We started the tour in the heart of Chinatown outside the New Kam Man grocery store and then made our way down Mulberry. Although this single street is all that remains of the once overcrowded Italian American neighborhood, there is still a thriving community of families who have lived in the neighborhood for generations.

The history of New York is a history of immigrants. The areas we know now as Chinatown and the Lower East Side have long been the first ports of call for “the huddled masses.” Read more…

January 29, 2012 / Katie

China’s Breakfast of Champions

You may be familiar with dim sum, China’s answer to the weekend brunch, but when it comes to the weekday morning or a quiet Sunday spent at home, what’s for breakfast? The classic Chinese breakfast consists of three things: a bowl of rice porridge, a fried cruller, and a tall glass of soy milk.

  1. Congee (粥; zhōu or juk in Chinese) is a type of porridge made by boiling rice in water over the course of several hours. It’s a popular breakfast dish throughout Asia and can be found in countries as diverse as Bangladesh, Cambodia, and Japan. In China, congee is often topped with salted duck eggs, minced pork, or pickled vegetables–these salty flavors complement the mild, somewhat bland taste of the rice gruel. You might also call congee the “chicken soup” of Chinese cuisine as it goes down easy when you have a sore throat or are feeling under the weather. Read more…
January 20, 2012 / Katie

My Chinatown: Christina Seid

Christina & Phil SeidNo visitor to Chinatown should leave without sampling the Asian-inspired flavors at Chinatown Ice Cream Factory. This cheerful little shop has been family-owned and operated since the late 70s when ice cream experienced a renaissance of sorts–Ben & Jerrys and Haagan Dazs started selling scoops around the same time–and since then CICF has become an undeniable neighborhood fixture. A day without a line trailing out the door is rare, even during the winter months. Specialty flavors include green tea, red bean, lychee, black sesame (my personal fave), egg custard tart, almond cookie, taro, zen butter, pandan, durian, and ginger.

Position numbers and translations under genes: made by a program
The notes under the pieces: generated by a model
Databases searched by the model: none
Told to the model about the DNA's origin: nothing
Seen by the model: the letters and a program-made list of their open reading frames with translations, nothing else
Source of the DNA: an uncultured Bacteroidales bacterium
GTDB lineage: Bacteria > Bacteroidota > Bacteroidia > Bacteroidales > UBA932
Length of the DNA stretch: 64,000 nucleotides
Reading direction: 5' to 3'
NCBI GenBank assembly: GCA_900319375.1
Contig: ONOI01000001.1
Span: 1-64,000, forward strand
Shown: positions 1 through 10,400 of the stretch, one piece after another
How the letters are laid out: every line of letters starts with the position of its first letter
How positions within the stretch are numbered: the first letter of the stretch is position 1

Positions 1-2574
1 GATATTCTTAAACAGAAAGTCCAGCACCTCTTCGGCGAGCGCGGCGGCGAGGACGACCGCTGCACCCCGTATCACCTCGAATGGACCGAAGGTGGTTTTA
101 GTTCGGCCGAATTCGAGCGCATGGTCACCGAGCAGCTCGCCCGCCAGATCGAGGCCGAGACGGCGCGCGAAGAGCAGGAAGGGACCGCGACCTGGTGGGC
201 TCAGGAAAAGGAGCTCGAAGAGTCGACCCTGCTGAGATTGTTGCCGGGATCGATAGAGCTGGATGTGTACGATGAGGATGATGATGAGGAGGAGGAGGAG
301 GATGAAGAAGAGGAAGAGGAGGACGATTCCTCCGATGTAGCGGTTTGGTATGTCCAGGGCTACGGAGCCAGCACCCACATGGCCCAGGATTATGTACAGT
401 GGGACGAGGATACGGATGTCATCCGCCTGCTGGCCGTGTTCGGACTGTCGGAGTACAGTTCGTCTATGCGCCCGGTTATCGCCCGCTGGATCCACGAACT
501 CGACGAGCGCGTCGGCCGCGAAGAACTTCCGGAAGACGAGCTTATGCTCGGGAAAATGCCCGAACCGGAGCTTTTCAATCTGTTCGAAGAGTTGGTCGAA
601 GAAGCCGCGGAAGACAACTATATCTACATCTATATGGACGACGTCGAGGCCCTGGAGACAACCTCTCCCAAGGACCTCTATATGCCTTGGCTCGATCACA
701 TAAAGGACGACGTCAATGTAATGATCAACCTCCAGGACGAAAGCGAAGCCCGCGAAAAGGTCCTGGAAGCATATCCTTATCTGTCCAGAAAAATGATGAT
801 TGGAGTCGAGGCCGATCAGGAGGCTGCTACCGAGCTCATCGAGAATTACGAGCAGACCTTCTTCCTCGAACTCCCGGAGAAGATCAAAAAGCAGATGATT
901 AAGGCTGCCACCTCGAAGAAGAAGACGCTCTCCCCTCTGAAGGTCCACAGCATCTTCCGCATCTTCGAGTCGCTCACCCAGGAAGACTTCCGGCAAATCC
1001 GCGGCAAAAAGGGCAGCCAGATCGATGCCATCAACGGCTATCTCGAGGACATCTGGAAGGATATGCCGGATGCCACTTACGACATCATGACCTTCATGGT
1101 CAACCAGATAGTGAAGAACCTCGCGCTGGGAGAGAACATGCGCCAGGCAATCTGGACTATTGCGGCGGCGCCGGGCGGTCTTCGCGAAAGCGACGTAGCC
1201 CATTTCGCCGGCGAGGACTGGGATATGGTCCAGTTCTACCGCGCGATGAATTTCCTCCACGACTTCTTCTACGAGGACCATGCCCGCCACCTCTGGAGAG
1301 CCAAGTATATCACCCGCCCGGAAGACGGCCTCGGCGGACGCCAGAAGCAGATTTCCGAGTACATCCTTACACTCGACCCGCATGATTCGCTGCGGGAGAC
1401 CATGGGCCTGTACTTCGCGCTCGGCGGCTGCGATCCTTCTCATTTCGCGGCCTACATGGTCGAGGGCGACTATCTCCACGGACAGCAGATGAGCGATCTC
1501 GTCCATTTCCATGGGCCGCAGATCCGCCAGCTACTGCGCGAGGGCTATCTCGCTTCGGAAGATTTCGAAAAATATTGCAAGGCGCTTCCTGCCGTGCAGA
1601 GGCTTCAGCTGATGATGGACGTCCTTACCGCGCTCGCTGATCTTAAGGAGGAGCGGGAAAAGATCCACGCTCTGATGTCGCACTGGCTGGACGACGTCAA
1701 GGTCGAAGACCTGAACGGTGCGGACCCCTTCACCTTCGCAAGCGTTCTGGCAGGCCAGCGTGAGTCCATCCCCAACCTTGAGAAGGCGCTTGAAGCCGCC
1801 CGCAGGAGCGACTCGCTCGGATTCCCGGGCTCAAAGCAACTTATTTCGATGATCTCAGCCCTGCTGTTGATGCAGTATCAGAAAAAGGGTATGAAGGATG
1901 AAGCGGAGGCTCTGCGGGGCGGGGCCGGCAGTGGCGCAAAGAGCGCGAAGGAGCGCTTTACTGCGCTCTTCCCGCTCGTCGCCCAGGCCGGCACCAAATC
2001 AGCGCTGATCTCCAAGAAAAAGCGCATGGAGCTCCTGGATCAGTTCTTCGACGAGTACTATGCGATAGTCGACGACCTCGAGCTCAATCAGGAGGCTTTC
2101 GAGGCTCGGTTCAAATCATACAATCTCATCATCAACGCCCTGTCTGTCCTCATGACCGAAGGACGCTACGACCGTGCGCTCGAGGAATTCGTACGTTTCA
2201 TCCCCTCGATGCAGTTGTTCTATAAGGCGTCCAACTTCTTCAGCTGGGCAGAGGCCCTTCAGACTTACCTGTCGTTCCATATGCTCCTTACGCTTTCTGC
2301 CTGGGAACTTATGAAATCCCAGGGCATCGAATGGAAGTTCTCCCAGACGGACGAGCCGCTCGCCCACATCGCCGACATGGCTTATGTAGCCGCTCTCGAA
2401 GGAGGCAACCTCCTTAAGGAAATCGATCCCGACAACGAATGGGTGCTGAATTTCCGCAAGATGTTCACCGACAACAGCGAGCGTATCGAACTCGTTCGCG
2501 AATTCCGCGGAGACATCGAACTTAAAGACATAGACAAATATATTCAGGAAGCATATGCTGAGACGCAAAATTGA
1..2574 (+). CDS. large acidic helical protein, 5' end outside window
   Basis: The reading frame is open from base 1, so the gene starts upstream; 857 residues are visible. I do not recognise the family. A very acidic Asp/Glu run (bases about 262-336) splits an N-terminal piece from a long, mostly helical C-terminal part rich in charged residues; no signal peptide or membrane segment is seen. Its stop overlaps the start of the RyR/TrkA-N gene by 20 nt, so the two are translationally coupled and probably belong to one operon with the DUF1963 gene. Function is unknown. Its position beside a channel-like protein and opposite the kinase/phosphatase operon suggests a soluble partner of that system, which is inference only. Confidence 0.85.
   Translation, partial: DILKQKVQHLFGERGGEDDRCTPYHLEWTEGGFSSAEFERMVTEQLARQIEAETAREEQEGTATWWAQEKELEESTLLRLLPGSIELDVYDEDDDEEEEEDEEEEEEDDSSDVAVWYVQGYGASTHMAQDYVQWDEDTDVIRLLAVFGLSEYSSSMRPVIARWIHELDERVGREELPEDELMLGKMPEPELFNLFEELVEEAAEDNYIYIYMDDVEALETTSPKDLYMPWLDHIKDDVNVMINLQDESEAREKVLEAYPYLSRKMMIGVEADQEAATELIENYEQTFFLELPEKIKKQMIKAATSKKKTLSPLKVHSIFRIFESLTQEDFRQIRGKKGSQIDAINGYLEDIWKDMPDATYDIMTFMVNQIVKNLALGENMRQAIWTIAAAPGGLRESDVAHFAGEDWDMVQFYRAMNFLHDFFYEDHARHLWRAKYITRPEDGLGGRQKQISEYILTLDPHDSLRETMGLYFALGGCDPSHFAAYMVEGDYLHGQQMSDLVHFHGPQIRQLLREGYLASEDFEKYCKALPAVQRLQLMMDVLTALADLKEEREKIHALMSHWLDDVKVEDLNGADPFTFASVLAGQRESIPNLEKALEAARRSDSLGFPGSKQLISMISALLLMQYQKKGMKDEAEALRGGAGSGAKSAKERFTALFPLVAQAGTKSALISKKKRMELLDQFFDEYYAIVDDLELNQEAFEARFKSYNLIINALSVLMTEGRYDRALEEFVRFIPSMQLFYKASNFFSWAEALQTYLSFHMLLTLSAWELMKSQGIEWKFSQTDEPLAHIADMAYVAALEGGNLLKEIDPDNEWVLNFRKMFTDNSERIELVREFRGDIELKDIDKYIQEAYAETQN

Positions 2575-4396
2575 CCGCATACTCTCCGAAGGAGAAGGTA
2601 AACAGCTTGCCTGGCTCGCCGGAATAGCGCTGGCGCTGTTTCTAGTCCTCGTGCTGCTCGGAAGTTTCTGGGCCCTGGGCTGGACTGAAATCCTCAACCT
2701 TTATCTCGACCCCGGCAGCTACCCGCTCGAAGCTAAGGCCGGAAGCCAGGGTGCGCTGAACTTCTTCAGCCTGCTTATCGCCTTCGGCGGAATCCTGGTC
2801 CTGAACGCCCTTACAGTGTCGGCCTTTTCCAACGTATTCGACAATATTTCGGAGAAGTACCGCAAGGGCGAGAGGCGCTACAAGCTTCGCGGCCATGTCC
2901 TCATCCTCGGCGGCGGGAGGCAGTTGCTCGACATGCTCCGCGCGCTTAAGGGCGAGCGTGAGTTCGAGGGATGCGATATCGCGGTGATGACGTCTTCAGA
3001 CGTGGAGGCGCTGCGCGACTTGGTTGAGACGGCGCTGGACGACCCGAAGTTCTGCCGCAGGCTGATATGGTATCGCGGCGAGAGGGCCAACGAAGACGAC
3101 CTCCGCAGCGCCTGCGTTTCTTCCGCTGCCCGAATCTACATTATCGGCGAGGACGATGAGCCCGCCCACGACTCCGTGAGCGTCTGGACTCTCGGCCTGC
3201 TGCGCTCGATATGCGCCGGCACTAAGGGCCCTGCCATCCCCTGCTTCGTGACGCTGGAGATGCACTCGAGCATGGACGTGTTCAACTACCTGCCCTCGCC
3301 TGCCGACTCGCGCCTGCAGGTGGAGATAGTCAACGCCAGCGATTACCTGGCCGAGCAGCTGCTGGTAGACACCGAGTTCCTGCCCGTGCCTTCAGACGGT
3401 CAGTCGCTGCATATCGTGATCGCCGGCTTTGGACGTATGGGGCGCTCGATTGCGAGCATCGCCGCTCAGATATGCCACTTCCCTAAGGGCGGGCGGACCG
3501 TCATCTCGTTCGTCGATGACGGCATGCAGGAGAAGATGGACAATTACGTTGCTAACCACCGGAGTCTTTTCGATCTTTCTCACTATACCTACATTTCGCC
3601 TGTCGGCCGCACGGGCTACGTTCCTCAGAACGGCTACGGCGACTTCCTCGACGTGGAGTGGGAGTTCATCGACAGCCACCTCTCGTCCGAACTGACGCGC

I caught up with Christina Seid, who has been helping out at the store since she was 12 and now runs the business full-time, to see what her Chinatown looks like. Read more…

December 21, 2011 / Katie


hapa [haw-puh]: 1. From the Hawaiian word meaning half, part, fragment; to be partial, less. 2. A person of mixed heritage, usually part Asian or Pacific Islander. 3. Originating from the Hawaiian term hapa haole, which literally means “half white”; a person of mixed blood who is part Hawaiian, part white.

Kip Fulbeck's The Hapa ProjectIdentity is a slippery thing. There are many ways to explain who and what you are, yet words often fail to encompass the entirety of that identity in all its beauty and complexity. I am half Chinese, half Irish. The dictionary might offer up terms like: multiracial, mixed race, mutt, eurasian, amerasian, or 混血 (mixed-blood). I eschew all of them for hapa or, simply, mixed.

Hapa, like most words, has evolved over the years from its original Hawaiian meaning. If you’ve ever been to Hawaii you know that there is an obvious distinction between the locals and the tourists. Back in the day when Hawaiians were still the majority and whites the exception, hapa was most commonly used in the phrase hapa haole or half white. As more Asians have immigrated to the U.S. and become a part of American culture (especially in California where the largest population of Asian Americans resides), hapa has come to mean someone who is part Asian, part white, or more broadly, anyone of mixed heritage.

Read more…